The rationality of imposter syndrome

6 September 2016

I’ve just started my fellowship at Data & Society, and I wanted to write about the feelings I had a few months ago when I found out about it. Long story short, I got the strongest case of ‘imposter syndrome’ I’ve ever had. As I’ve learned from smart friends, vulnerability is strength, so I tried to be open about how I was feeling.

People’s reactions to me telling them how I was feeling ranged from “There’s no need for you to feel like that” (which I agree with!) - to one that made me think, a lot.

“Oh Zara, that’s totally irrational.”

But… is it?

I started off by thinking that the rational part of my brain knew that I shouldn’t be panicking, and some totally irrational part of my brain was unnecessarily worrying. But that’s not quite true. In fact, that supposedly irrational part of my brain is reacting to years and years of feedback.

Feedback like reaching out to shake a lawyer’s hand in a meeting, and finding a 20 euro note in it and a barked order for me to get him an avocado sandwich. Or years of making a point at an event, only to be ignored, then have it repeated by someone else and recognised. Or standing at events to have the man next to me be approached and talked to, without even recognition that I’m standing there. (Seriously, do you have any idea how frustrating that is???)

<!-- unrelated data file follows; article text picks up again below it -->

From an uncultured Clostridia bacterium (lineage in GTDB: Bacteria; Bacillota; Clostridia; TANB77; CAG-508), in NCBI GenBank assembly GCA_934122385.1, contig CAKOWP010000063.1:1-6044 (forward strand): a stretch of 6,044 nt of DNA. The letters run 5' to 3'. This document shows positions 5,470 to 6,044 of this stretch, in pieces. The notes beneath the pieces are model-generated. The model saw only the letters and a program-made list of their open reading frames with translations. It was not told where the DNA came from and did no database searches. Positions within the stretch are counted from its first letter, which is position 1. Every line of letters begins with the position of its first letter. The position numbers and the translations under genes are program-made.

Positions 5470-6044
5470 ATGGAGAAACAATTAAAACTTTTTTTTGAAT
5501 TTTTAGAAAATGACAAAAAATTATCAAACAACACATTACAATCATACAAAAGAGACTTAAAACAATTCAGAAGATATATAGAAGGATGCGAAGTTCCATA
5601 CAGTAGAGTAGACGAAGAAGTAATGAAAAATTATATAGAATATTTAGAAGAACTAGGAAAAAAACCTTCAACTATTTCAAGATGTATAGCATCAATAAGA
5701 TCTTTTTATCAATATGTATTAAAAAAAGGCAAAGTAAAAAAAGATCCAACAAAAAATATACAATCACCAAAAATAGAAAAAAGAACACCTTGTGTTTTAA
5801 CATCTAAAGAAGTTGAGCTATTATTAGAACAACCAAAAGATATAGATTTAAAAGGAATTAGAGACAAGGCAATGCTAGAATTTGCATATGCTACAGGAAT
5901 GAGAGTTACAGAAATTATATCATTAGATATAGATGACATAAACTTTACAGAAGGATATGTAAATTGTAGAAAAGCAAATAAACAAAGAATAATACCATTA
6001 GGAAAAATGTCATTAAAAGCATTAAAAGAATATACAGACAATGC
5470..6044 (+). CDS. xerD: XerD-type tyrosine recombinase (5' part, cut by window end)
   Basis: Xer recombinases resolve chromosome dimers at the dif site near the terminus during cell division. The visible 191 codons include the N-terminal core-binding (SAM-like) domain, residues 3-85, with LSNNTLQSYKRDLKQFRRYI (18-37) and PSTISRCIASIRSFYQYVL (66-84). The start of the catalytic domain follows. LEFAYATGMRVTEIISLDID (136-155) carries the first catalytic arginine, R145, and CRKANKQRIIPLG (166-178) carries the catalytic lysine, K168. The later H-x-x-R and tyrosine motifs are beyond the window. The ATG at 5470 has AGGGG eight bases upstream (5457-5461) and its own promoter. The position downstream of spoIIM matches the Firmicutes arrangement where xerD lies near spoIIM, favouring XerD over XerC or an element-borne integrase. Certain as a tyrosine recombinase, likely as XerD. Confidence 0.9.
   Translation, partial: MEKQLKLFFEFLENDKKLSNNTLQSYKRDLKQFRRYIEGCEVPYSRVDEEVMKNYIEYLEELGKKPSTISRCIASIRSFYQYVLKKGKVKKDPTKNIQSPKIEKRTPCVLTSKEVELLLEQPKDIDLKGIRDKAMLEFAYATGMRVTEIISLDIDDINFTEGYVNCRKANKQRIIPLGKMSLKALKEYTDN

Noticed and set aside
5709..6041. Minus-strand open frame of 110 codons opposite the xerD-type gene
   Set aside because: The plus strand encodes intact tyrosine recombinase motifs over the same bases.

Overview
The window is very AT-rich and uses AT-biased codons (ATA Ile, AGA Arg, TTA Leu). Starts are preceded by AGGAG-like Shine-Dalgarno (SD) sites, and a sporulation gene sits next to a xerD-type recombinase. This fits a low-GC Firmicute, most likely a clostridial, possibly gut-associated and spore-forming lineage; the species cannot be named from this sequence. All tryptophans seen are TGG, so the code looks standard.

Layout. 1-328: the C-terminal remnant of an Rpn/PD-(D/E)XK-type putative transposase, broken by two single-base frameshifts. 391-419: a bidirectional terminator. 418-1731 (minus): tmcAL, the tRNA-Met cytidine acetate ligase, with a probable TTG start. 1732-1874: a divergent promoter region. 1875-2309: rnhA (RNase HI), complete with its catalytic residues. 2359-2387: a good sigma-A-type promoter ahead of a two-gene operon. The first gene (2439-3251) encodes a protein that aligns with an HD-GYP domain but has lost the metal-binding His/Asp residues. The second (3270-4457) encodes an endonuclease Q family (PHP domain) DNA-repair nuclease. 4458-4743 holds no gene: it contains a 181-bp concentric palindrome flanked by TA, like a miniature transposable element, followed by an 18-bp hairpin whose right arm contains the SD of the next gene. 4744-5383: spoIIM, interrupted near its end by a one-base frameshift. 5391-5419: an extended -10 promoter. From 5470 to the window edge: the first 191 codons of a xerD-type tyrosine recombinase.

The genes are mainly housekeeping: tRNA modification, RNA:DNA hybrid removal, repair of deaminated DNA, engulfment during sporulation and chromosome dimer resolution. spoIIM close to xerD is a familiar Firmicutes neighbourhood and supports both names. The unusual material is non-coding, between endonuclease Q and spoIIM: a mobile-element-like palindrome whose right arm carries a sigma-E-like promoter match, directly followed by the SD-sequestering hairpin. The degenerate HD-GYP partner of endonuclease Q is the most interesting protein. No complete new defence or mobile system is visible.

Or being asked, as the only woman in a meeting, to take notes and get coffee. Or looking at conference line ups to see zero people who look like me recognised as outstanding members of a community. Or… okay, you get it. I could go on for an upsettingly long time.

Turns out, my brain isn’t being irrational - if anything, I’m actually being pretty logical. Surprise: millions of microaggressions telling me I’m not good enough, or I’m not in the right place, or I should just be quiet, have an effect. That’s not my fault, that’s patriarchal social structures at work. Putting it down to “irrationality” conveniently ignores all those factors that helped create it.

And almost the worst thing about all this is that I’m in a privileged position compared to most women who work in these kinds of spaces. I work with incredibly kind and thoughtful people on a daily basis, where this kind of thing very rarely happens. I’m lucky enough to surround myself with fun, smart and kind people generally. I dread to think what it must be like to face an onslaught of microaggressions on a daily basis in the work environment.

So no, irrationality won’t explain this one away, and it’s not very helpful either. But reassurance helps.

PS. I love (and read regularly) Christina’s post on blowhard syndrome which I think is just so, so, spot on.


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